Mekong Quilts’ pursuit to elevate lives of underprivileged women

Founded in 2001 as a quilt-focused handicraft social enterprise dedicated to the mission of uplifting lives of female artisans in the Mekong Delta, Mekong Quilts’ was a result of sister non-profit organisation Mekong Plus’ three-decade-long commitment to improving lives of locals in Vietnam and Cambodia.


When Founding Director Bernard Kervyn first arrived in Vietnam in the mid-90s, the country was still ravaged by a severe lack of sanitation and basic infrastructure.


Mekong Plus began changing the landscape through co-funding essential roads and bridges with villagers—locals would foot up to 70% of the construction bill, while Mekong Plus helped with the remainder.

One of Mekong Delta’s many monkey bridges, which seem fun but are dangerous for young kids

“This [strategy] helped establish a sense of community spirit and ownership,” Bernard explained.


Mekong Plus then began its foray into education and family development, sparking Mekong Quits as a 20m2 quilting workshop in the heart of Ho Chi Minh City.


Thanks to immense local and tourist demand, the social enterprise has since expanded into three provinces in Vietnam and Cambodia, employing nearly 100 artisans year round, producing quilts, bags, fashion, and more.

A drive to innovate and change

At the heart of Mekong Quilts’ philosophy is something learnt from Mekong Plus’ devotion to community service—speaking to artisans, volunteers, and customers for inspiration to change and innovate.


When the COVID-19 pandemic hit in early 2020, Mekong Quilts began making handcrafted facemasks featuring ethnic and minimalist designs. The ability to adapt helped keep two workgroups of quilters stay employed, despite having drastically reduced quilt-related orders.

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The famous face masks from Mekong Quilts

Working with furniture manufacturers such as Scancom International, Mekong Quilts’ has taken the united call of preserving the planet seriously, sewing cushions for both humans and pets out of discarded pieces of fabric leftover from the production of large outdoor furniture.

Prosperity of female artisans key to continued education for youth

Madam Lương Thị Đào from Vĩnh Thuận Đông commune in Vietnam’s southwestern Hậu Giang province is a prime example of how a stable income is crucial to family development.


Apart from odd jobs such as catching paddy snails that supplement her husband’s income as a part-time motorbike repairman, Lương once worked for a couple of years at a garment processing factory for less than VND600,000 (USD25) a month.


After she began working as a quilter with Mekong Quilts, her income increased to stable VND2,500,000 (USD100) a month.

At the time of writing of this article, her income has fallen to VND1,500,000 (USD60) due to post-pandemic woes, but is grateful as many garment workers have lost their jobs due to an impending recession.


The effort has undeniably helped the family’s son stay in his 9th grade classes.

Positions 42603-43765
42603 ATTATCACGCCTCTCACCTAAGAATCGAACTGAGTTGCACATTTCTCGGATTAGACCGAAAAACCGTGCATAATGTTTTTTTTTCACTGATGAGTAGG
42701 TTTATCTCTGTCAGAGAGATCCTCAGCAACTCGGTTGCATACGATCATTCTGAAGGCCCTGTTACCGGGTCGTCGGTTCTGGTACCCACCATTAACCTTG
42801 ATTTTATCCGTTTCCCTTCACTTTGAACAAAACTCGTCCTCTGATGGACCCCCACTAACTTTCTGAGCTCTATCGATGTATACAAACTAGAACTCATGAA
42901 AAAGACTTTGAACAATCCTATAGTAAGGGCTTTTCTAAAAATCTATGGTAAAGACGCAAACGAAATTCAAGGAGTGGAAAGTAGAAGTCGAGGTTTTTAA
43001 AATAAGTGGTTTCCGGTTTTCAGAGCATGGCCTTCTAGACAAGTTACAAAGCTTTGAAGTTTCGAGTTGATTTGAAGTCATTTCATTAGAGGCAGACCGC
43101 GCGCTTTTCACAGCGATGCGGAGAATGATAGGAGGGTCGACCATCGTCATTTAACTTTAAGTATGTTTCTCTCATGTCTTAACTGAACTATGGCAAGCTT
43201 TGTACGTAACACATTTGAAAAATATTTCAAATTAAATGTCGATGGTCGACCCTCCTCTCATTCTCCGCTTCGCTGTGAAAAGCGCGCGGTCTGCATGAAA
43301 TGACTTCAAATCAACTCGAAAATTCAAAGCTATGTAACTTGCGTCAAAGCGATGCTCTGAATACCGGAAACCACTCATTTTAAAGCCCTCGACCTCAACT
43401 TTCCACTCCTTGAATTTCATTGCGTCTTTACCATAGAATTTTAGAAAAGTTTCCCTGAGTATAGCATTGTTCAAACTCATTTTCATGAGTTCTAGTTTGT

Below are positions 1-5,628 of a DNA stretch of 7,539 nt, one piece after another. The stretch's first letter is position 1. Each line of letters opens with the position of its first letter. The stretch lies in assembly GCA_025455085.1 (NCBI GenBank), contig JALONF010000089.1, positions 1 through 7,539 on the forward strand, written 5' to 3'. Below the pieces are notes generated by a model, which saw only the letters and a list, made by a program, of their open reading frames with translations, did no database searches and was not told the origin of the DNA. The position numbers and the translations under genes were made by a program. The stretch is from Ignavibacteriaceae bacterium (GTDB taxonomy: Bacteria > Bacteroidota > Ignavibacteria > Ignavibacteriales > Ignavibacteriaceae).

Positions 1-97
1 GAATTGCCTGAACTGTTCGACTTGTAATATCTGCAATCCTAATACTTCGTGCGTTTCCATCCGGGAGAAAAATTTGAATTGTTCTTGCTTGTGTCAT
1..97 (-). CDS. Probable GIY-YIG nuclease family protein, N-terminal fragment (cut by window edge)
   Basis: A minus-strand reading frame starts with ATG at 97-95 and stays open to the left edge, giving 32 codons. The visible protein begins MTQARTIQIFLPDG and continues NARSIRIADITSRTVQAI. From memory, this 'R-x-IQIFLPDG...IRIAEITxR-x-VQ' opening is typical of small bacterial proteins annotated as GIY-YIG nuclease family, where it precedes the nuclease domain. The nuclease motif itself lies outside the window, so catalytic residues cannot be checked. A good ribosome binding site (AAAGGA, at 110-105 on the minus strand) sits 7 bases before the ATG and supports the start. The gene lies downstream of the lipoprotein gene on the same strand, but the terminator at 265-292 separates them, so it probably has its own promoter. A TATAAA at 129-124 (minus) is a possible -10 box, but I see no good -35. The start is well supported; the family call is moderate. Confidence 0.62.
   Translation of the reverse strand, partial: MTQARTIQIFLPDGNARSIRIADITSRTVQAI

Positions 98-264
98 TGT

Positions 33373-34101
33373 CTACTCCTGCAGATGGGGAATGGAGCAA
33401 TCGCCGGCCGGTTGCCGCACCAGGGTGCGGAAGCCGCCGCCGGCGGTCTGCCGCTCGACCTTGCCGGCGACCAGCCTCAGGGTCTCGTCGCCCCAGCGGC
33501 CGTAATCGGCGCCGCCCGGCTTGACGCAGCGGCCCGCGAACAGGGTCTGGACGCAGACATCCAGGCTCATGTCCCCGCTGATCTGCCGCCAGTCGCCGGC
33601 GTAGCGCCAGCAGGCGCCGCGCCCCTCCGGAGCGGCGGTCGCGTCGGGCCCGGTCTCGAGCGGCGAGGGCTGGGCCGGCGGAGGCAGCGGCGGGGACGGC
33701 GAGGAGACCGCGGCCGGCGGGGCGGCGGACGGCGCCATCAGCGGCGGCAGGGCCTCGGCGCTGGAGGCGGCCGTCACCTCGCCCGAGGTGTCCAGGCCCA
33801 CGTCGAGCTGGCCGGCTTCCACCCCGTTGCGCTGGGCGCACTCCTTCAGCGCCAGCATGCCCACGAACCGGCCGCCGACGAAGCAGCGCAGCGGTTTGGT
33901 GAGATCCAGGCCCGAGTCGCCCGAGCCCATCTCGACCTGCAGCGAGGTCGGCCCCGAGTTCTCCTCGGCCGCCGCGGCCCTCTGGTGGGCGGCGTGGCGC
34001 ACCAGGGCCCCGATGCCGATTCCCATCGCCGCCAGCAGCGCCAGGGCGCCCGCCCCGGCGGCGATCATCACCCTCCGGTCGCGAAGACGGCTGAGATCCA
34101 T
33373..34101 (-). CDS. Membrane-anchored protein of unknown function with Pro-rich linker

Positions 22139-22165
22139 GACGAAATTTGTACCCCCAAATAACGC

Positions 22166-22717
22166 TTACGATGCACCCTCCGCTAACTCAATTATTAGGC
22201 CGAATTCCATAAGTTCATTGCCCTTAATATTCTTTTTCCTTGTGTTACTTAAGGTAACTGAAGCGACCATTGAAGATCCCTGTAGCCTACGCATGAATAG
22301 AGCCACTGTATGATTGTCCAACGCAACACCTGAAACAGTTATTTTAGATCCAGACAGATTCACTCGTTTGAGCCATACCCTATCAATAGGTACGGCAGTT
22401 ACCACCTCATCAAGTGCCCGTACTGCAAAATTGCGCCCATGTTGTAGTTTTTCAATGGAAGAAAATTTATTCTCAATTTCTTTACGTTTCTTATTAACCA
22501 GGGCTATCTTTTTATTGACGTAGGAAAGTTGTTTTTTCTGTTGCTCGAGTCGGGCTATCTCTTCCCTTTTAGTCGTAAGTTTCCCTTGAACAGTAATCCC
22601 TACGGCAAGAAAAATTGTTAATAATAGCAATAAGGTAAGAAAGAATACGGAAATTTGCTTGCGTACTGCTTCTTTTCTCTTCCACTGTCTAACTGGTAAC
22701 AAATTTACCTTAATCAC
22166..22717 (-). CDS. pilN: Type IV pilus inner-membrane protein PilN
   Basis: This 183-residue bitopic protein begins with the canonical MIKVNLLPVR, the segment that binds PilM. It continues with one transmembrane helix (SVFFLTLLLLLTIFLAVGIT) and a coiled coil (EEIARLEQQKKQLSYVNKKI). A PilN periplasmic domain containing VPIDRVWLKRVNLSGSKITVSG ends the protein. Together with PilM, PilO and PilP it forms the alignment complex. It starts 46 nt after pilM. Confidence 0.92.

Ultimately, the drive to create sustainable employment for female artisans comes with a deeper rationale—helping their children stay in school for continued education, in turn changing the lives of future generations for the better.


To further emphasise and disseminate the importance of education, Mekong Quilts organises an annual solidarity run that involves all beneficiary villages and communes. At the end of a 2.4-kilometre run, participants contribute a voluntary sum of money that goes into the Mekong Quilts Scholarship Fund that helps more than 3% of students of every cohort.

A wide variety of products suitable for young and old

Above all, Innovation goes hand-in-hand with the understanding of aesthetics at Mekong Quilts.


Since 2005, Mekong Quilts has expanded its portfolio of handicrafts to include eco-friendly products, including water hyacinth bags and papier-mâché gifts—both lines of products are made from materials that would have otherwise been considered ‘unsalvageable’ without creative intervention.

One of Mekong Quilts’ craftswoman, working on papier-mâché items

Water hyacinth are an invasive species in Southeast Asia where they clog water passageways and cause mass fish death due to their uncontrolled growth—Mekong Quilts artisans carefully dry and group water hyacinth leaves based on size, turning them into biodegradable and durable tote bags.


Similarly, waste paper and newspaper scrap from schools and homes are turned into papier-mâché items through a three-day-long cutting and glueing process. The versatile technique has led to the birth of Mekong Quilts’ Christmas and Vietnamese hangables loved by all members of the family.

Christmas decorations made from papier-mâché

Beyond other products such as summer fashion and smaller quilt gifts, several other workshops run by Mekong Quilts’ focus on non-fabric and handicraft related work, producing artisanal incense as well as Southeast Asia’ first line of bamboo bicycles.

How you can help Mekong Plus enrich lives of female artisans

Tourism is picking up in Vietnam again and Mekong Quilts’ artisans are receiving more orders, but their lives have not yet recovered to the same level of income stability as before the pandemic.


Visit Mekong Quilts’ physical store at 85 Pasteur, District 1, Ho Chi Minh City or shop online at to make a purchase today.

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Mekong Quilts’ newest store in Ho Chi Minh City’s District 1

With something for everyone and every budget, every gift purchased from Mekong Quilts is a gift that gives twice—putting a smile on the recipient’s face, and putting a smile on the faces of the beautiful children who get to stay in the classrooms.

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